In a blog to mark Human Rights Day, Sara Chandler looks at what the role of solicitors should be in promoting human rights.
This Saturday, 10 December, is Human Rights Day. In our everyday working lives, solicitors are often the bridge between sometimes incomprehensible statute, judicial procedure, and their clients. When it comes to human rights and our obligation to advise our clients, some argue that we should not take into account interests that lie outside the mandate given by the client. But solicitors have a vital role in promoting the protection of human rights by our business clients. Why does it matter? Because by taking on that role, we can contribute to creating a society which respects human rights for all.
What is required of governments and businesses?
In 2008, John Ruggie, a Harvard academic and UN Special Representative for Business and Human Rights, presented a report for the United Nations (UN), that challenged the complacency of nations and businesses and gave the world a framework with which we, as solicitors and as citizens, could uphold principles which reach into every aspect of our business lives.
That business and human rights framework is called 'Protect, Respect and Remedy'. In June 2011, the UN Human Rights council approved guiding principles, known as the UNGPs, to be used for applying the framework. These principles state that governments must protect their citizens against human rights abuses carried out by commercial corporations. States are required to prevent and investigate violations, punish perpetrators, and compensate victims, by having effective policies, legislation, regulations and justice.
In September 2013, the UK government published its national action plan to implement the UNGPs– it was the first state to do so. Part of the plan requires professional organisations to develop their own plans to adopt due diligence policies to identify, prevent and mitigate human rights risks, and commit to monitoring and evaluating implementation.
What role should solicitors have?
The framework and guidelines have sparked controversy. From the outset, NGOs supporting human rights defenders at risk were critical, because the remedies lacked strength and the framework appeared to do no more than encourage better behaviour. While activists might defend indigenous communities at risk of expulsion from their land for example, they found that there were no effective remedies to support that defence.
There is also a live debate about the role of lawyers in providing legal advice which takes account of human rights impacts. Some argue that a lawyer should not, when giving advice, take into account interests that lie outside the mandate given by the client. The UNGPs do not constitute binding law, so lawyers are not bound to advise their clients on them. It is argued that to advise on the UNGPs is an attempt to distort lawyers’ conduct and lawyers should serve their client's interests and no other, unless advice on such matter is part of a client’s instructions.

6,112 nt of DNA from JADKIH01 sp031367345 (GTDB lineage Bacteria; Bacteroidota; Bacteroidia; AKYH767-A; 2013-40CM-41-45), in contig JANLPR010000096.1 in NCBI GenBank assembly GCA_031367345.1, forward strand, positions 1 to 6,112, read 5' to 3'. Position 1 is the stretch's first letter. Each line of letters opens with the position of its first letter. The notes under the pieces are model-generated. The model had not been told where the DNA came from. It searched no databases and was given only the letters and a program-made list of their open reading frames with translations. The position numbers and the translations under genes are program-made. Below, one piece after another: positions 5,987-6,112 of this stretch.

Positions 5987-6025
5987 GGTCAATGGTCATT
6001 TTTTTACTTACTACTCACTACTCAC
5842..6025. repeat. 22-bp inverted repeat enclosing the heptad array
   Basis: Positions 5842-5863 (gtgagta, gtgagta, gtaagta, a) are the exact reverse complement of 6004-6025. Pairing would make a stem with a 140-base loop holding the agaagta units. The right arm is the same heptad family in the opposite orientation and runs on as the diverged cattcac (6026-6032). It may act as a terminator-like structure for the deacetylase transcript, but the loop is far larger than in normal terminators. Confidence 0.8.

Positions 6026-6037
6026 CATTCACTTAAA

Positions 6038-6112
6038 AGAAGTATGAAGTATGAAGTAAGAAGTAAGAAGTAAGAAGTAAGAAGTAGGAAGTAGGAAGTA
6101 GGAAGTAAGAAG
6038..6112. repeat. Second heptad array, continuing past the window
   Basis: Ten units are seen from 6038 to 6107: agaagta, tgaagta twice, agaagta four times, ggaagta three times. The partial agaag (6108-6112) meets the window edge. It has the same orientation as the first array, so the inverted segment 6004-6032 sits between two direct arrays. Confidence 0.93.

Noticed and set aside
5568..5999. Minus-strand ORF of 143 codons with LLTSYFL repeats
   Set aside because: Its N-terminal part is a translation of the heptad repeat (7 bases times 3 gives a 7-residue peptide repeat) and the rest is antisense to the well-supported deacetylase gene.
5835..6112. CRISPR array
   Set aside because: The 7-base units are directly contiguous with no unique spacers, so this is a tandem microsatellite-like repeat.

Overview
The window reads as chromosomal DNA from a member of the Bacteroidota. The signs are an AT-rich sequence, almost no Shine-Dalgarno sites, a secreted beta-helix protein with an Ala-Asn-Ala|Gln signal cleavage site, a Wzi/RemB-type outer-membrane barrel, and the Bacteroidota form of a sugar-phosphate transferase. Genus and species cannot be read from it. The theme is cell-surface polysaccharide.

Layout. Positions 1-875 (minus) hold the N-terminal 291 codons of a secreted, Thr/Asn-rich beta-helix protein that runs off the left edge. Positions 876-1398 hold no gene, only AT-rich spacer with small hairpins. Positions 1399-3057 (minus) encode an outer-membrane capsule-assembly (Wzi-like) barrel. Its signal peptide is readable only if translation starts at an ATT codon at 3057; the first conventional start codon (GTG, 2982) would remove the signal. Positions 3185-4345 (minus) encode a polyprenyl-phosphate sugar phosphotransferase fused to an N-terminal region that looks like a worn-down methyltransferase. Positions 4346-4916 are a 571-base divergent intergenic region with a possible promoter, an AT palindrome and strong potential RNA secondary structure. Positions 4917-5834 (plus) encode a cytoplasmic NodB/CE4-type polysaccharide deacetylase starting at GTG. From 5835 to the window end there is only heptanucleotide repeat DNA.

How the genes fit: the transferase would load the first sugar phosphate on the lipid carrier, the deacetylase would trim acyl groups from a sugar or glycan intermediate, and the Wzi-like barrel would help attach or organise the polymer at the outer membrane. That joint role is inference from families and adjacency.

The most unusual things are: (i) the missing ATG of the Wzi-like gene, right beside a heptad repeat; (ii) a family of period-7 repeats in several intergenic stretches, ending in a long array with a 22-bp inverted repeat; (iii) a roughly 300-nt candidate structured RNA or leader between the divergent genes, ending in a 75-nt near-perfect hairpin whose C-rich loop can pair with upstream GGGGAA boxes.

But surely it is precisely in the client’s interests that they be advised on the UNGPs? If lawyers fail to do so, there may be unforeseen consequences for the client. A simple example is when a company does not set standards in its supply line and claims to know nothing about slave or child labour in its factories.
In 2014, the International Bar Association published guidance for lawyers which, in addition to requiring that lawyers ensure that their own businesses protect and respect human rights, recommend they advise their clients on their role in complying with the UNGPs. The Federation of European Bars has adopted and published flexible guidelines which aim to assist local bar associations and law societies in training their members for implementation of the guidelines.
The Law Society also believes that lawyers have a role in raising awareness of the UNGPs and other ethical business practices, and thereby improve the respect and protection of human rights by business enterprises and, for those with global interests, compliance with international human rights standards.
An advisory group of solicitors has been working with Law Society staff to develop approaches for the profession itself and also to support solicitors to advise their clients or employers on best practice. The Law Society's Business and Human Rights guidance and a practice note on the Modern Slavery Act 2015 are both published this week.
The majority of corporate solicitors advise small to medium-sized businesses or, as in-house counsel, advise their employers. For these clients, issues like due diligence, confidentiality, retainers and what 'leverage' means in the context of legal provision should, in our opinion, be covered as part of the advice we give as solicitors. The Law Society’s new guidance will help firms identify how to protect and respect human rights and remedy abuses, both in their own businesses and in those we advise.
Read our new guidance on business and human rights
Find out about our events for Human Rights Week
Read our new practice note on the Modern Slavery Act
Find out about the Law Society's work on human rights